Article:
One Marine veteran’s story: Rick Collier
by Rick Collier
The Oregonian, April 26, 2012,
My name is Rick Collier. I’m a Marine Iraq Veteran and Founder of No Soldier Left Behind, a 501 (c)3 nonprofit for Military Veterans.
I’m writing you today in hopes to share my story, and help thousands of Veterans like myself. Stories like mine aren’t shared often and I think it’s time we speak up and start healing together. Helping me share my story might also save lives. Here’s a small version of my story.
9/11 was where it all started. I was a senior in high school as I stood and watched the news coverage in my school’s library. The horror of the planes hitting the twin towers shocked all who watched and we just stood silent.
The pain I felt watching our own be attacked and murdered lit a fire inside. Within six weeks of the attacks I was fully contracted with the Marine Corps. Infantry was my job.
That summer I hit basic training and earned my title as a US Marine. I then went off to guard duty then School of Infantry. During my training we were all informed we would soon be using these techniques in combat. We were at war and I was ready to fight.
After School of Infantry I was flown to Kuwait with dozens of other young Marines. We arrived in country just 3 days before the war began in Iraq. I was processed then transported to my unit who was awaiting orders along the Iraq border. Within hours of arrival, my new unit and I were given orders to invade. I was soon fighting a war with 1st Light Armored Reconnaissance Bn, 1st Marine Division.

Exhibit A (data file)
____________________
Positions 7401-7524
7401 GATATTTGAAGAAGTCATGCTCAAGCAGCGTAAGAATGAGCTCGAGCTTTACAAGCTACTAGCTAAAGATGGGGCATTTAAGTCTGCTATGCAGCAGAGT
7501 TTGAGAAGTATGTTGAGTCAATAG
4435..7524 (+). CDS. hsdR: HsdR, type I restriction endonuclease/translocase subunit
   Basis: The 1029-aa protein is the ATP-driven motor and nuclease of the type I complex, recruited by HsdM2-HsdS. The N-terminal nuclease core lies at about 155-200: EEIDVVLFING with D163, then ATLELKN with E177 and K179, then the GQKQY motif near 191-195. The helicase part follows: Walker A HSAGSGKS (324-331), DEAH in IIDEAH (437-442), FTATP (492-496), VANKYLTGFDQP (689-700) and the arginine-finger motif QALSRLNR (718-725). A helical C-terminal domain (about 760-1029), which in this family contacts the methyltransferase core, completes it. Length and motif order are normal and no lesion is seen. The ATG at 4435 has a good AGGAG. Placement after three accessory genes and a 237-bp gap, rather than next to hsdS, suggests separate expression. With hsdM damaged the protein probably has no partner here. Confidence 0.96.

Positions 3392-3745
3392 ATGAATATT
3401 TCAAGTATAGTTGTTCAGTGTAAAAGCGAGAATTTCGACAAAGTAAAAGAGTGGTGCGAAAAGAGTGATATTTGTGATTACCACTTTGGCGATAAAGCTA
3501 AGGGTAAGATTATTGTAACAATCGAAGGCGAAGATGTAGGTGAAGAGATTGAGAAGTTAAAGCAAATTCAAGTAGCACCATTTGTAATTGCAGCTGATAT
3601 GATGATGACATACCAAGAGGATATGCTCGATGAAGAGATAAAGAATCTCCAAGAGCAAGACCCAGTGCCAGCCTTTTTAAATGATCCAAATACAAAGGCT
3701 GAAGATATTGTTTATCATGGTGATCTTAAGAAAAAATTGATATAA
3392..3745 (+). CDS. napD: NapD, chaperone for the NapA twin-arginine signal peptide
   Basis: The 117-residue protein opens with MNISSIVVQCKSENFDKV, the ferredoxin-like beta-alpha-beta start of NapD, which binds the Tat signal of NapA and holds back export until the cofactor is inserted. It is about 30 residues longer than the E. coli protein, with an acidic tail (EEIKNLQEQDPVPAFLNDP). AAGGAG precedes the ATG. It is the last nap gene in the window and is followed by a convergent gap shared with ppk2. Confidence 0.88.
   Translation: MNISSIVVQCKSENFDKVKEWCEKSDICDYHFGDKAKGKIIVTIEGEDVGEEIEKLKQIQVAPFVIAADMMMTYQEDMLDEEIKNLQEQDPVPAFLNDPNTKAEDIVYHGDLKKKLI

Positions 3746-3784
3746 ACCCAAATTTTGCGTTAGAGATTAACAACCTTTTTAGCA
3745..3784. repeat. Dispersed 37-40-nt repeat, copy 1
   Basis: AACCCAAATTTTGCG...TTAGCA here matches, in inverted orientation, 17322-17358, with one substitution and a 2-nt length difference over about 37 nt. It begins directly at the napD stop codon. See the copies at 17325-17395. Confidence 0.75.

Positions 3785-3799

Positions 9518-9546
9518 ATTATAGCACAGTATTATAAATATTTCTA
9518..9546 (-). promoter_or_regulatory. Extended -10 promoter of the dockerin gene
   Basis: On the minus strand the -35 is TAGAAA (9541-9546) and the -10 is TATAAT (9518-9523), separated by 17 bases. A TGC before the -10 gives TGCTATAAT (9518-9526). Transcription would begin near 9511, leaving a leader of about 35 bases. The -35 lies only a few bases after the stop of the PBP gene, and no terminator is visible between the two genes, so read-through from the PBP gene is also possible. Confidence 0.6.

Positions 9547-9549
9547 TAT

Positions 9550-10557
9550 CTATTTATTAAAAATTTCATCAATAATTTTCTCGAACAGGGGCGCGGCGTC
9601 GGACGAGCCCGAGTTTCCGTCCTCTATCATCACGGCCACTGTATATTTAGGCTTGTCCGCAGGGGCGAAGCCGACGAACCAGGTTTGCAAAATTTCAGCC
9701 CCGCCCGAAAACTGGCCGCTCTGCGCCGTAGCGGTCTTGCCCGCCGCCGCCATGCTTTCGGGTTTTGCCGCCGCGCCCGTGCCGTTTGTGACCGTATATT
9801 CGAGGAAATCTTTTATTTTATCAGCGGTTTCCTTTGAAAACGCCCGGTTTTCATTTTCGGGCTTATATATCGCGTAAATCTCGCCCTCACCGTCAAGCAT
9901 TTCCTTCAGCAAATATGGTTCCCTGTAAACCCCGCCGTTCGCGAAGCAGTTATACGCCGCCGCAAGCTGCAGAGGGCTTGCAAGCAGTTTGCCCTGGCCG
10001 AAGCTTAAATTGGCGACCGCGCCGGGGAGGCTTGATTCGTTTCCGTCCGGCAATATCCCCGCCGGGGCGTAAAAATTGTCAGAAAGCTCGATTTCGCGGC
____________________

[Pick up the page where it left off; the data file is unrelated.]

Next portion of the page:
Once I knew what was causing my pain and behavior, I sought out treatment at the VA and with Veterans Service Officers. With each person I talked to, I was turned away due to my discharge. I spent years trying to get help with PTSD and my suicidal thoughts to find no hope and no help anywhere. — Rick Collier, former Marine Iraq veteran
My time in country left me with traumas and exposures no human should see or be a part of. It also created an environment in which hazing and death threats were part of my ritual coming from my NCO. Without knowing it, PTSD (post-traumatic stress disorder) soon became my reality and at 18 I started to lose control of my life.
Shortly after my return my best friend Daniel Parker died in Iraq. I was the lead pallbearer for his military funeral. After losing Daniel, I felt I lost everything. I struggled with lack of family and support upon my return and found Daniel’s death, combined with my PTSD, set me over the edge.
I tried getting help from my command. I spoke with my NCOs in charge and even a Sgt from another platoon. I couldn’t take the harassment from my NCO both in country and at home, topped with PTSD and the loss of my best friend. With lack of help I began to drink and numb my pain. My suicidal ideation grew and I began to lose sight of who I was. I ended up going UA (unauthorized absence) with suicide in mind.
When I was brought back to base by Marine Corps Chasers I soon found myself in the brig again with no help from my command. I was left to deal with PTSD in a cell, like a POW. After a couple months in the brig I was court martialed and given a Bad Conduct Discharge. All I needed was help, I never wanted out.
Read the rest of this story:
Filed under: Resources Tagged: | 1st Light Armored Reconnaissance Bn, 1st Marine Division, Bad Conduct Discharge, Camp Pendleton, Combat, Congress, Court-Martial, Daniel Parker, Deployment, Depression, Discharge Upgrade, Infantry, Iraq, Marine Corps, Mental Health, Military Suicide, No Soldier Left Behind, PTSD, Rick Collier, Stigma, Stress, Suicide, Suicide prevention, TBI, Veterans, Veterans Affairs, Veterans Service Officer, War